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The sum of the whole
August 2013
by Jeffrey Bouley  |  Email the author
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With the costs of human genome sequencing having fallen a million-fold since the technology first became availableóand with ever-increasing numbers of people electing to make their genetic and clinical data available for research, clinical and personal useómore than 70 leading healthcare, research and disease advocacy organizations spanning across 40 countries have banded together to form an international non-profit alliance dedicated to enabling secure sharing of genomic and clinical data.  
 
As the parties involved have noted in official announcements, interpreting these genomic data sets "requires an evidence base for biomedicine that is larger than any one party alone can develop, and that adheres to the highest standards of ethics and privacy," and so they say they have come together recognizing "that the public interest will be best served if we work together to develop and promulgate standards (both technical and regulatory) that make it possible to share and interpret this wealth of information in a manner that is both effective and responsible."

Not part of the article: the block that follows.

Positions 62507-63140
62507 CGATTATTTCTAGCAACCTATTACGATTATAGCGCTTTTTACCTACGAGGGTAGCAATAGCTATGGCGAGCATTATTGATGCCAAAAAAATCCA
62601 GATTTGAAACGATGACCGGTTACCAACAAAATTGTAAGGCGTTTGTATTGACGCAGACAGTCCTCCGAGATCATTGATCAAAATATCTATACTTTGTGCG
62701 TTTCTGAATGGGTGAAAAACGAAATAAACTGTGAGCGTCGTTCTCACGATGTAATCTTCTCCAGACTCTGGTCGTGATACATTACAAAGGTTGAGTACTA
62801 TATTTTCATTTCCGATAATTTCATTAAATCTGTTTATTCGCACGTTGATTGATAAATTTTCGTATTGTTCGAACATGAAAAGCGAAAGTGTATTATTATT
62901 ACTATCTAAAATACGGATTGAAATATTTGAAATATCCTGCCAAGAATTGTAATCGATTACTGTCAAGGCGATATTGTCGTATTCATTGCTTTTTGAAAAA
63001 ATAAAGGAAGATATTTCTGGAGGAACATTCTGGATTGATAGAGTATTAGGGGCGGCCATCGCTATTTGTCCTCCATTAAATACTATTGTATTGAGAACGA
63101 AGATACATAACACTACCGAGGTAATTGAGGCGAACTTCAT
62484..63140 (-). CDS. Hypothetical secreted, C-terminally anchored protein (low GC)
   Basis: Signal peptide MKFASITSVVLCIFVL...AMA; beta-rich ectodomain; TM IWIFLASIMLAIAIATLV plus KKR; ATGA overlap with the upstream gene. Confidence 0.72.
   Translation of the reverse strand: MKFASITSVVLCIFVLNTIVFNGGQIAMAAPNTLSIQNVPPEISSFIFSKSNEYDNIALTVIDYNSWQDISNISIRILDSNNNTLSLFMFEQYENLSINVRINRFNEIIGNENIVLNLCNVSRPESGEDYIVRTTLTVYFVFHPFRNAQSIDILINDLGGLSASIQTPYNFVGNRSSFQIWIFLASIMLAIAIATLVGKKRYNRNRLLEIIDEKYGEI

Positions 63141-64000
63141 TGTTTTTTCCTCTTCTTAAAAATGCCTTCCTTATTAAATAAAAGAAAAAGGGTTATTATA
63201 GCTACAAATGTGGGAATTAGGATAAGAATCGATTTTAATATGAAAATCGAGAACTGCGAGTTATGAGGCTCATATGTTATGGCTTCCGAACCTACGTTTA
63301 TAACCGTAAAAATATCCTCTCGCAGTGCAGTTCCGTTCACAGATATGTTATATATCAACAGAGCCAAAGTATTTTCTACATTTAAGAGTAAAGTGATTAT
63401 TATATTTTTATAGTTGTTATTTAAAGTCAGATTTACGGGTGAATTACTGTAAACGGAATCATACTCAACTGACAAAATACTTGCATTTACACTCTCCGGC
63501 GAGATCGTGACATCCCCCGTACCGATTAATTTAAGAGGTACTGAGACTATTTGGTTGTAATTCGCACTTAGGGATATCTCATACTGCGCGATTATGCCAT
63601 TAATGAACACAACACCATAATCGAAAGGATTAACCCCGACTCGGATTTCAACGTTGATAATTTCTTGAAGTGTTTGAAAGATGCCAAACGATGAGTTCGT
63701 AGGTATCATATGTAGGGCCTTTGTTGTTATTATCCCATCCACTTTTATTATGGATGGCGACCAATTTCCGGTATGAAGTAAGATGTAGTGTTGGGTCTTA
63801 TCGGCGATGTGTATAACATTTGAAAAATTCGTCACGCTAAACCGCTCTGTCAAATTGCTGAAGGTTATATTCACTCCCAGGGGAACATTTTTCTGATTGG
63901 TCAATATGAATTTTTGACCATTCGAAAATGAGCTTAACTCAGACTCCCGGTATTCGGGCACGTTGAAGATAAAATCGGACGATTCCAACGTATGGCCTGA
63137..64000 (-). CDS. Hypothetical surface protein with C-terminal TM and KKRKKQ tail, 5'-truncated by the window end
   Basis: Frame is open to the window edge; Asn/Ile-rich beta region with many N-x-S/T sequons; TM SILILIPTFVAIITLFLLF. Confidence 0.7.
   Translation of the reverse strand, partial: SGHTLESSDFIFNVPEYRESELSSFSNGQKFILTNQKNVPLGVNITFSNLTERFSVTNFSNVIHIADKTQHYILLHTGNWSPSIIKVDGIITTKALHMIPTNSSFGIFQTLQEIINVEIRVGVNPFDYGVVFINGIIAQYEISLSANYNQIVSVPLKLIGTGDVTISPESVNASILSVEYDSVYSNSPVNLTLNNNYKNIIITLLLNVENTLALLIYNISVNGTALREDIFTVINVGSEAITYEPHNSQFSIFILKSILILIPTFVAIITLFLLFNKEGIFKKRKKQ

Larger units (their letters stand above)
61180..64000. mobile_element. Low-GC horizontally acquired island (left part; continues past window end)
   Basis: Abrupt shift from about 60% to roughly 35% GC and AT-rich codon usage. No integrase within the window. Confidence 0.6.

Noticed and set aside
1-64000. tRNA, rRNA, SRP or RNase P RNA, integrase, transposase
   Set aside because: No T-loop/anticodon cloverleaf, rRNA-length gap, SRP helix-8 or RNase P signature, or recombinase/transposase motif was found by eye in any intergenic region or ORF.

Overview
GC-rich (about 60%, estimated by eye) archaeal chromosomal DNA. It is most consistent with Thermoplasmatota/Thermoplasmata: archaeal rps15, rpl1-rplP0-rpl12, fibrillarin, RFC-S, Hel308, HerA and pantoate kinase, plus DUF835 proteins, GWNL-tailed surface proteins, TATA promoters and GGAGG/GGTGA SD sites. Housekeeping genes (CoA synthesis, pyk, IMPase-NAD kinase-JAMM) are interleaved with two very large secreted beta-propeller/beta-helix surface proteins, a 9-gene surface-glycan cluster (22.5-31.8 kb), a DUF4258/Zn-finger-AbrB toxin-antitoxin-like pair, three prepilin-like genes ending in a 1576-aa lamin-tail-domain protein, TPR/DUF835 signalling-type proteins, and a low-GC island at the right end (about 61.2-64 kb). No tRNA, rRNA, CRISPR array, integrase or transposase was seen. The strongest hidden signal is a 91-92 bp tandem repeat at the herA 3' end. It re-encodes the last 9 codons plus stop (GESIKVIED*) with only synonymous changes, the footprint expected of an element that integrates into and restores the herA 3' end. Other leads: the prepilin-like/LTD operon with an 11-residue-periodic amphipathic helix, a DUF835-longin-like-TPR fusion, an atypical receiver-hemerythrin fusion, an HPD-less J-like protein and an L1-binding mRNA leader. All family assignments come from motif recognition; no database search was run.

The consortium is still only in its early stages of organizing and refining its structure and goals, and is known, as yet, only generically and colloquially as the Global Alliance. But even without a catchy name or all the i's dotted and t's crossed, the parties feel that now, several months after 50 colleagues from eight countries met in New York City, the time had come to make their presence more widely known to continue momentum and draw more organizations into their fold. That effort has including the publishing of a white paper, which can be found on the website of the Broad Institute of MIT and Harvard, one of the nine organizations represented by eight people on the Organizing Committee of the Global Alliance at the New York meeting held in late January.  
 
During the meeting, the several dozen colleagues discussed the current challenges and opportunities in genomic research and medicine and how the groups involved in the alliance could work together to foster medical progress.